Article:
Monday, January 31, 2011

Are the kids alright?

You might not guess this at a glance, but somewhere underneath the Hollywood styling, designer accessories and buoyant coiffing is a little girl of ten years old.

... And if that's not scary enough, this photo was actually taken when she was nine. Her name is Willow Smith, and she's widely touted as the Next Big Thing on the pop music scene after the success of her first single, Whip My Hair. She's not the first child in her family to hit the entertainment scene in a big way before she even hits her teens;

Recognise him? That's Jaden Smith, as he appeared opposite Jackie Chan in the remake of The Karate Kid. If the parental penny hasn't dropped yet, here's a family portrait to jog your memory:

Yep, Will Smith's kids are looking to end up as famous and successful as their Mum and Dad. And not everyone's happy about it.

Author Terry McMillan recently tweeted that:

The Smith children already act like child stars. There's an arrogance in their demeanor and behavior. I find it incredibly sad. It feels like the Smith children are being pimped and exploited. Or, they're hungry for fame. What about 4th grade?

She further hit out against the gushing descriptions of the children in public media - often from the children's parents - describing their prodigal talent and enthusiasm:

These kids don't already know what they "love". Total bullshit. They're not prodigies. They think Hollywood is real.

And it was in this comment that she tapped the vein of the issue. The coverage of the Smith children has always been carried out with a considered, kid-glove professionalism that ensures a message of their empowerment and stomps upon the merest suggestion of exploitation. The army of managers, choreographers, songwriters, agents, stylists and make-up artists behind the scenes are played down as far as possible, and the resulting efforts touted merely as each child's "individual style", as though it was arrived at in the usual course of nine year-old experimentation, during an afternoon with Mum's pilfered makeup and jewellery.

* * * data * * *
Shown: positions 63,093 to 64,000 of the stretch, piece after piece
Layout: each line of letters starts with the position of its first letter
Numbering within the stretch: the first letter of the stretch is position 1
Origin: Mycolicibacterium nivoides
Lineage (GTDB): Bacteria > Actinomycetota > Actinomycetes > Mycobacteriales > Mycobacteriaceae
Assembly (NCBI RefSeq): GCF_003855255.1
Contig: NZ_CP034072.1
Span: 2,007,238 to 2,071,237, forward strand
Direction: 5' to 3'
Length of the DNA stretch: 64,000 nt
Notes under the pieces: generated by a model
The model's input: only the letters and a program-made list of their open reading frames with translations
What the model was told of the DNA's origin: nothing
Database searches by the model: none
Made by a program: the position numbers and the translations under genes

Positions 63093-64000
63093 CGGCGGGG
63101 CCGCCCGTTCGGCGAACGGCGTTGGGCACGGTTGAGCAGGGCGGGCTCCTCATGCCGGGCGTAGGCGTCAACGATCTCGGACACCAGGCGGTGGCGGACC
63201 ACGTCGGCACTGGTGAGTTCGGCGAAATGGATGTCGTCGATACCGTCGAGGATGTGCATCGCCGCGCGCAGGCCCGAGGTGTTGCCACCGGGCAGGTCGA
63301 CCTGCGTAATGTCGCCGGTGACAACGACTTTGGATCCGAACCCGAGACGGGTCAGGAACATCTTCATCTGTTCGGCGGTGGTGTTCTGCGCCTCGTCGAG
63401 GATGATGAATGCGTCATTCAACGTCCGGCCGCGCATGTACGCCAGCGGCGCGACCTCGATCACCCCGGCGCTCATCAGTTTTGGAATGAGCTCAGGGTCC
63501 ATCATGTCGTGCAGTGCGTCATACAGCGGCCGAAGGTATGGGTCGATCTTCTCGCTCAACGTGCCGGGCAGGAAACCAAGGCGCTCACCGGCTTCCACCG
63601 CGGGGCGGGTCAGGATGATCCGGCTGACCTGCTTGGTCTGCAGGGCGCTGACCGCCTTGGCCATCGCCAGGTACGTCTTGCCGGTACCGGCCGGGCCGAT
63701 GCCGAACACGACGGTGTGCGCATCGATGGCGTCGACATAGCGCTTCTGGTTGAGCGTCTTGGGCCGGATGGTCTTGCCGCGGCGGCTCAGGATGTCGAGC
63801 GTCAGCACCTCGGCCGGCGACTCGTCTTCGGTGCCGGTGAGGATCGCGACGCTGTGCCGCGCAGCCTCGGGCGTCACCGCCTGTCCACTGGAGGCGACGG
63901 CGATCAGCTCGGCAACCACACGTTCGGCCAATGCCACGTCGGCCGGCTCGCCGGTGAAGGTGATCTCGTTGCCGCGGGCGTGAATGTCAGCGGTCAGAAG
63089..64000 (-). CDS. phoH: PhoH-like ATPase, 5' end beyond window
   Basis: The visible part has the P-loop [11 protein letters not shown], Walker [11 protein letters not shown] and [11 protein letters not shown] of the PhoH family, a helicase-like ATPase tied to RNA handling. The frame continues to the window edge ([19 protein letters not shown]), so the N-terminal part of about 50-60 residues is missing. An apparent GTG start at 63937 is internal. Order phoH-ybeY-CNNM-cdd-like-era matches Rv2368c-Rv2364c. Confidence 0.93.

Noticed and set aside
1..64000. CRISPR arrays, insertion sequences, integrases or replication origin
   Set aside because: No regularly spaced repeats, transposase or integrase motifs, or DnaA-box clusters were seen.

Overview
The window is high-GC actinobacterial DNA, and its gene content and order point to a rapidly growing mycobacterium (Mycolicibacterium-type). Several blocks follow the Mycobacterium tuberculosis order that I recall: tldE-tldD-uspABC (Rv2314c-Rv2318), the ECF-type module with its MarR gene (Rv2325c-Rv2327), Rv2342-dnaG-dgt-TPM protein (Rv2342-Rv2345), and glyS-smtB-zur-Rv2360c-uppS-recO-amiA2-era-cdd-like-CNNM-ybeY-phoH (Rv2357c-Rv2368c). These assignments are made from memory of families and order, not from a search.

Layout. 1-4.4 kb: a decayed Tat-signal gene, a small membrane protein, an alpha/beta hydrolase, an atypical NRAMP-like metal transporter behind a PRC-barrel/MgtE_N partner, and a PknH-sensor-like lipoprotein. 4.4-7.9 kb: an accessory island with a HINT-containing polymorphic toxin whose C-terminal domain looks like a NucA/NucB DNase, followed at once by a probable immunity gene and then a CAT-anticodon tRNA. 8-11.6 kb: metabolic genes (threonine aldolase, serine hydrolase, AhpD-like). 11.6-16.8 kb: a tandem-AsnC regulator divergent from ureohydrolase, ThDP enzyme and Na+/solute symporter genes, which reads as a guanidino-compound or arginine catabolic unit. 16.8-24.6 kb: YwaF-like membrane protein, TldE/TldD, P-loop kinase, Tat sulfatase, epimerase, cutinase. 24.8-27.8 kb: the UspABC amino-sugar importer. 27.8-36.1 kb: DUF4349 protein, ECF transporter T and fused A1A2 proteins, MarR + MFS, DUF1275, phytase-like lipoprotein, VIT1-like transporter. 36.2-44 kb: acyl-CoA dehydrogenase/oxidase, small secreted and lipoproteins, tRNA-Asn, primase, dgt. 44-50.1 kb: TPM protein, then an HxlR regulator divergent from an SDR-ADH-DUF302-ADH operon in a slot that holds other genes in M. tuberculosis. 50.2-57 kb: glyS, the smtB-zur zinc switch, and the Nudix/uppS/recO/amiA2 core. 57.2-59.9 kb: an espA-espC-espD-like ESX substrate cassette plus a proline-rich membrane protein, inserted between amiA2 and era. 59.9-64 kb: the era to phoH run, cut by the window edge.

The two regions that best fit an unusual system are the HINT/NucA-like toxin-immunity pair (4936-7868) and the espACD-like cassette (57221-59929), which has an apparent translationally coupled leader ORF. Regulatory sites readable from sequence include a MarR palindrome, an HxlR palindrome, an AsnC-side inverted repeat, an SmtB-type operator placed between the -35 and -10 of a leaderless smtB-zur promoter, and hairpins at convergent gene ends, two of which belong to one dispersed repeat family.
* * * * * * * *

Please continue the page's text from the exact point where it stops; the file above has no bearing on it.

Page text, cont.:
Not pictured: realistic styling by a 9 year old.

In September 2009, then aged 9, Willow Smith told radio host Ryan Seacrest, "just be an individual, you can't be afraid to be yourself... and you can't let anybody tell you that's wrong". Neat, both in the sense that it would seem to both prove the child's utter commitment to their public image, and absolve any adult stakeholders in Willow's career should things go down the proverbial shitter. Listen to the child, people! She's not being exploited or marketed, she's a talented child, expressing her individuality!

Now, naturally the world is full of little girls and boys who would love to be actors, singers, rappers or the like. In fact, this trend is so common that in a recent survey of British schoolchildren, the most frequent answer to "what do you want to be when you grow up?" was simply; "Famous". Many of us remember our abortive childhood fantasies of rock stardom or Oscar acceptance speeches, and dreamed feverishly of "real" parents who would pick us up one day and turn out to be rich and famous, paving our way to the red carpets and superdomes of the glamorous people.

No doubt, offered the deal that the Smith children have been born into (mega-star parents, unlimited access to the gears of fame creation) we would have jumped at the chance as well. We would have recorded the singles, we would have starred in the movies. We would probably have loved it - and we probably would have said so just as enthusiastically as Willow and Jaden.

We probably would have thought pretty highly of ourselves, too. Not in our scene, the busboy actors and taxi-driving musicians looking for a break in an industry where it's always been about who you know. Not for us, the cattle-call auditions where children are seen and dismissed in their hundreds per hour. Not for us, the agony of forging a new brand in an industry already splitting at the seams; the talented rubbing elbows with the mediocre, the beautiful frantically exercising their advantage over the ordinary, the rejects by their thousands lining the exit corridor, bitterly stroking the fantasy of a big break that never came.

I can imagine any of us, styled to perfection and adopting our image as our individual style, sitting on a couch with Jay Leno, saying how we were "born to do this", speaking of our love and passion for our work. I can imagine us believing in the adoration, in the money, in the fame, perhaps even until it became integral to who we were. Would we ever be able to be happy without the flash of the cameras and screams of the fans? Would we ever know another desire for our future lives?

So is this exploitation? Or, as McMillan would have it, pimping? Will Smith and Jada Pinkett Smith didn't respond publicly to McMillan's tweet, but it's clear that their intention is to give their children the best possible foothold in the slippery Hollywood market. Talented though the children undoubtedly are, it is understandable to criticize the way that coveted movie roles and recording contracts have fallen to them as a birthright, and at an age where they will be more likely to internalise their success as the deserved recognition of serious talent than to recognise it as a lucky side effect of their parentage.

But yet, the sheer volume of tickets and albums sold seems to speak for itself in that, for now, the Smith children are at the top of their games, and we are happily spending plenty of money to see them play. Perhaps someone is being exploited, and perhaps it is us.

What do you think?

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